Multinational Monitor

SEP 2002
VOL 23 No.9


Obsessed: The Latest Chapter in the World Bank’s Privatization Plans
by David Tannenbaum

The Hand-Off to Big Tobacco: IMF Support for Privatization of State-Owned Tobacco Enterprises
by Anna White and Robert Weissman

Anatomy of a Deal: A Close Look at the World Bank’s Plans to Privatize Ghana’s Water System
by Robert Weissman


Dying for the Job: The State of Workplace Health and Safety in the United States
an interview with
Lisa Cullen



Behind the Lines

The Bush Victory in Iraq

The Front
Environmental Liabilities - Advertise This!

The Lawrence Summers Memorial Award

Book Notes
Activist Tools

Names In the News


World Bank/IMF Privatization Mania

Obsessed: The Latest Chapter in the World Bank's Privatization Plans

By David Tannenbaum

It is hardly news that the World Bank is a major proponent of privatization. But a new Private Sector Development Strategy (PSDS) promises to intensify the Bank's support for privatization, extend its privatization advocacy to sectors still generally conceived of as quintessentially public, and introduce novel approaches to create private markets where none now exist.

Drafted by Bank staff in 2000, the PSDS faced immediate controversy. Non-governmental advocacy groups worldwide objected to the rough proposal, urging it be ditched. That recommendation was ignored. The Bank redrafted and refined the PSDS, but its fundamental approach remained unchanged. The World Bank Executive Board approved the PSDS in February 2002. The World Bank will initiate the PSDS in Africa, East Asia and South Asia in fiscal year 2002, and all Bank regions will be included in the plan by the end of fiscal year 2004. MORE>>

The Hand-Off to Big Tobacco: IMF Support for Privatization of State-Owned Tobacco Enterprises

By Anna White and Robert Weissman

An estimated 4 million people will die worldwide from tobacco-related disease this year, according to the World Health Organization (WHO). By 2030, WHO projects 10 million will die from tobacco-related causes, with 70 percent of those deaths occurring in developing countries. Because of the costs of treating the disease associated with smoking, it is generally the case that tobacco-related policies which prioritize public health will also be economically sound decisions.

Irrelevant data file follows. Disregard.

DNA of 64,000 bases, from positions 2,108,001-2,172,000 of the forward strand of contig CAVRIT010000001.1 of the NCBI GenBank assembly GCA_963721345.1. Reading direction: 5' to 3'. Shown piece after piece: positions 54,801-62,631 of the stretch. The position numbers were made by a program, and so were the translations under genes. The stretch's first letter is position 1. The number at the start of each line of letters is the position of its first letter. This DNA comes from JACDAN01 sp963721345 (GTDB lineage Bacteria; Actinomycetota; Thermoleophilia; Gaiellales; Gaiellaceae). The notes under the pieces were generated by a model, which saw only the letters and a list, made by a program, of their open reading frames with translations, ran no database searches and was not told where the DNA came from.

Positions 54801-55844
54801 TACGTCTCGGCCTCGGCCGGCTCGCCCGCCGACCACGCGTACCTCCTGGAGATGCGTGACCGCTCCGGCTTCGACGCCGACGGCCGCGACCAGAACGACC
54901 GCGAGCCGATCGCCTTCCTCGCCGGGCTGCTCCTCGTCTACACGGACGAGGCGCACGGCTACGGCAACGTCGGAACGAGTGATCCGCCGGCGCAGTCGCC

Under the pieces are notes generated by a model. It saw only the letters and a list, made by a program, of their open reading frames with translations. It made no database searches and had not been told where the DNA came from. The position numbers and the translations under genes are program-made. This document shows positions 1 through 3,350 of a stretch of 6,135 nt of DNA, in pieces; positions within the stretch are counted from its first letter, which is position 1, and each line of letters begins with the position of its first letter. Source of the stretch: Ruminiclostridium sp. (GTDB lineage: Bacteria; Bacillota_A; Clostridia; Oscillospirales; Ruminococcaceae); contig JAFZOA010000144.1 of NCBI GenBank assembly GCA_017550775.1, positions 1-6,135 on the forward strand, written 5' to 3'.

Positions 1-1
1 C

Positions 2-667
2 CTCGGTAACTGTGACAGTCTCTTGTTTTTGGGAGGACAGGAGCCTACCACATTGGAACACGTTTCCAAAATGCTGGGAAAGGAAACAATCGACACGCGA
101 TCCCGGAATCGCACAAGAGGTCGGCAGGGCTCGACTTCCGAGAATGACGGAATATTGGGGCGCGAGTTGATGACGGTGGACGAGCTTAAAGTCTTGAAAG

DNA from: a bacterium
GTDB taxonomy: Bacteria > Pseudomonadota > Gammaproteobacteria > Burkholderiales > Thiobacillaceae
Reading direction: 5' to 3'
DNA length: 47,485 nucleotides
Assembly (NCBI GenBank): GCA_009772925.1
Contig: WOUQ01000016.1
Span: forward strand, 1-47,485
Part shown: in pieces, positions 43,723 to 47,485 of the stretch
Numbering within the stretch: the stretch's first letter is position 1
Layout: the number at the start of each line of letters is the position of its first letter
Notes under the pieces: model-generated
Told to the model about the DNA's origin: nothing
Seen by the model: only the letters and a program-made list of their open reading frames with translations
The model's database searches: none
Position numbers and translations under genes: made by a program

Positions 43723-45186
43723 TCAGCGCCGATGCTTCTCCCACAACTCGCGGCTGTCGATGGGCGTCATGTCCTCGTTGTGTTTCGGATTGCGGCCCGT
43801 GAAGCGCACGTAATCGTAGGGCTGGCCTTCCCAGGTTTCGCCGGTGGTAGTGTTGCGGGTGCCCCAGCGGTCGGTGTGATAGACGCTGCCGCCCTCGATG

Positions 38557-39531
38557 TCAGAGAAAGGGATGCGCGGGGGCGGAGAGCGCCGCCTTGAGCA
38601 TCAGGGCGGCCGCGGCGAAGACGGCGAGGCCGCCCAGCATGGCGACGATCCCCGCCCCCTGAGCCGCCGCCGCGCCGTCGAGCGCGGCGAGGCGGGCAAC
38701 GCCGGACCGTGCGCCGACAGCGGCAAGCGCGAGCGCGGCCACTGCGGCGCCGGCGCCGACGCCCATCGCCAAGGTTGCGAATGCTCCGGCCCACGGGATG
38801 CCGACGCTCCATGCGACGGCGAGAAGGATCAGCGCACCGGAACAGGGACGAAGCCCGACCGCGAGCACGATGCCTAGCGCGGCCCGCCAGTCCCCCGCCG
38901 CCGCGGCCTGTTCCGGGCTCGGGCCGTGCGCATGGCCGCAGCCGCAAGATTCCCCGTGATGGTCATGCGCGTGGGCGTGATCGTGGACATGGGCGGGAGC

The World Bank has been an international leader in recognizing that tobacco use is an impediment to development. Despite the Bank's embrace of a pro-public health position on tobacco, the Bank's sister institution, the International Monetary Fund (IMF), has in many cases supported privatization of state-run tobacco companies, and has even supported reduction of tobacco excise taxes and tariffs - policies universally agreed among public health advocates to undermine public health goals. MORE>>

The Anatomy of a Deal: A Close Look at the World Bank's Plans to Privatize Ghana's Water System

By Robert Weissman

Having successfully pushed developing countries to sell off most of their government-owned enterprises, the World Bank is now urging poor countries to privatize basic service provision.

Although water delivery is assumed as a public responsibility in much of the industrialized world - 80 percent of the water works in the United States are publicly owned and operated - the Bank is aggressively pushing privatization of water systems in the Third World.

Citizen movements across the planet are rising to challenge the World Bank and corporate schemes to wrest control of now-public water systems. One the hottest flashpoints in the conflict between the people and the Water Barons is in Ghana. MORE>>



Mailing List


Editor's Blog

Archived Issues

Subscribe Online

Donate Online


Send Letter to the Editor

Writers' Guidelines